RESULTS

      The risks of stillbirth and perinatal mortality increased significantly by 2.6% (0.4%–4.6%) and 2.8% (1.0%–4.5%), respectively, per 1 percentile decline in fetal growth. In addition, the odds of stillbirth (adjusted odds ratio, 3.68 (1.32–10.24) and perinatal mortality (4.44) (1.82–10.84)) compared to the referent group were significantly increased only when the decline was ≥50th percentiles, regardless of birthweight. Furthermore, none of the primary outcomes were significantly associated with the rate of growth decline. The risk of a small-for-gestational-age infant increased by 2.4% (2.2%–2.7%) for every percentile decline. Conversely, reduced fetal growth was not associated with emergency cesarean delivery for nonreassuring fetal status or severe neonatal morbidity.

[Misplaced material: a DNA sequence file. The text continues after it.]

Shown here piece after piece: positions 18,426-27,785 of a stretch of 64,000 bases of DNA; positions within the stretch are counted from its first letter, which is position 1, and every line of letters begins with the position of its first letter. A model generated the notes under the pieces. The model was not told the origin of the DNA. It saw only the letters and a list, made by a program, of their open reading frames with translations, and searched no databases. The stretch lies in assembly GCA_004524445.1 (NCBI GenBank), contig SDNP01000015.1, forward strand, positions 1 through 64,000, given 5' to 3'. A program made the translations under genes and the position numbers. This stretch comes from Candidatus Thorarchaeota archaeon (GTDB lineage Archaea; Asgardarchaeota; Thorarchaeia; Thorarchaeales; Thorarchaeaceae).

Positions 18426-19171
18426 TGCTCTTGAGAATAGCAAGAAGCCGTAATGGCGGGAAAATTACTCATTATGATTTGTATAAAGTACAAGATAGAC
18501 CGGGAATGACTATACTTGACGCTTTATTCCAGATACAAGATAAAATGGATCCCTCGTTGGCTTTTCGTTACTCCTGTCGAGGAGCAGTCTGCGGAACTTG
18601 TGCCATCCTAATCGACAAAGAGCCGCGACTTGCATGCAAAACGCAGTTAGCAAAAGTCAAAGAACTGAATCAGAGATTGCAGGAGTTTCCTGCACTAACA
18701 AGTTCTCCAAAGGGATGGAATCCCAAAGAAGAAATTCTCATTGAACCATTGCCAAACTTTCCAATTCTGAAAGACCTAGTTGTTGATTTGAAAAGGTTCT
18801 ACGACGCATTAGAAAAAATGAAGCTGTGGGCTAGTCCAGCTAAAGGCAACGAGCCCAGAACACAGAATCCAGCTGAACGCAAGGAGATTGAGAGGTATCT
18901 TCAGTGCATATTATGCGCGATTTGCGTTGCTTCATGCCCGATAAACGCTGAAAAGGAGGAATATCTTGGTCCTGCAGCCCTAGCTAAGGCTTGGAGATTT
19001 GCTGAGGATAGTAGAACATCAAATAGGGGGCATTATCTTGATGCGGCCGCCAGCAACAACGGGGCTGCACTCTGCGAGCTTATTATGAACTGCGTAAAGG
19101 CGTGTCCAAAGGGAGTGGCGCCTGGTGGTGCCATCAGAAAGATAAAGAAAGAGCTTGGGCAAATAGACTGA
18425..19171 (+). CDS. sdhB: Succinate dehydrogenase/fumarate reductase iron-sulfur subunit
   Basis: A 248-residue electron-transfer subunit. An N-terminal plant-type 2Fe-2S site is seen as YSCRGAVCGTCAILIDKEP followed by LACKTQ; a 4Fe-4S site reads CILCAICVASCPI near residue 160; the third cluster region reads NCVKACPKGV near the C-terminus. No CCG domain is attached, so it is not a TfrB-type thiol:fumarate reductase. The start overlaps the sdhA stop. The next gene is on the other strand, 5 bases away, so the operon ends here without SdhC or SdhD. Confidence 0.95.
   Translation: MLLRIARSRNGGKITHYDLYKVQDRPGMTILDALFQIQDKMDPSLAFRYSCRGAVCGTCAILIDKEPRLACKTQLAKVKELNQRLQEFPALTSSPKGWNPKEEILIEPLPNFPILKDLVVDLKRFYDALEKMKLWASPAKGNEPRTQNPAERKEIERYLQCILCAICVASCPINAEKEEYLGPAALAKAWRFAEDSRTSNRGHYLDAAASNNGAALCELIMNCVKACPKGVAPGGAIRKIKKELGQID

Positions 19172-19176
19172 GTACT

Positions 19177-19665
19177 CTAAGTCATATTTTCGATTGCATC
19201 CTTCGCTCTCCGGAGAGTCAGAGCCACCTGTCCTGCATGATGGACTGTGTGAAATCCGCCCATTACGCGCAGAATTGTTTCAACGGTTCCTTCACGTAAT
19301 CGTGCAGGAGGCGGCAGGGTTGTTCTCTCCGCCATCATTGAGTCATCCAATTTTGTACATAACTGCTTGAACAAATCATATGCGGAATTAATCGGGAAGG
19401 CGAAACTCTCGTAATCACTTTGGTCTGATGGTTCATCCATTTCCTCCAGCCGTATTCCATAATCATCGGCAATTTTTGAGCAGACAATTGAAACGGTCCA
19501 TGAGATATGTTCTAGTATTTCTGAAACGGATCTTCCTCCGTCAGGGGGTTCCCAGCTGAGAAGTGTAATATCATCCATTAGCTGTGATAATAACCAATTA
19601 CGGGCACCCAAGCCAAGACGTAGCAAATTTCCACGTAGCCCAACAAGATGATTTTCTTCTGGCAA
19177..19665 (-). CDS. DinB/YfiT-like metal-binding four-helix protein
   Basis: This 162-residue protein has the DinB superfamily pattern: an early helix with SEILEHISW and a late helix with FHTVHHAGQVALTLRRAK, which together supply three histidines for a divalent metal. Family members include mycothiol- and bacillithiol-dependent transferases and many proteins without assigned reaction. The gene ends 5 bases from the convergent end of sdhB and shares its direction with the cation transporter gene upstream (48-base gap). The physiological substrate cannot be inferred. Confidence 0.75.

CONCLUSION

      Our results supported the use of a ≥50th percentile decline in fetal growth as a criterion for identifying infants at risk of late fetal growth restriction. This cutoff also identified fetuses at high risk of perinatal mortality, regardless of birthweight and rate of growth decline. Our findings may guide obstetrical practice by alerting clinicians to the importance of incorporating the magnitude of fetal growth decline into antenatal counseling and decisions regarding the timing of birth.

      Key words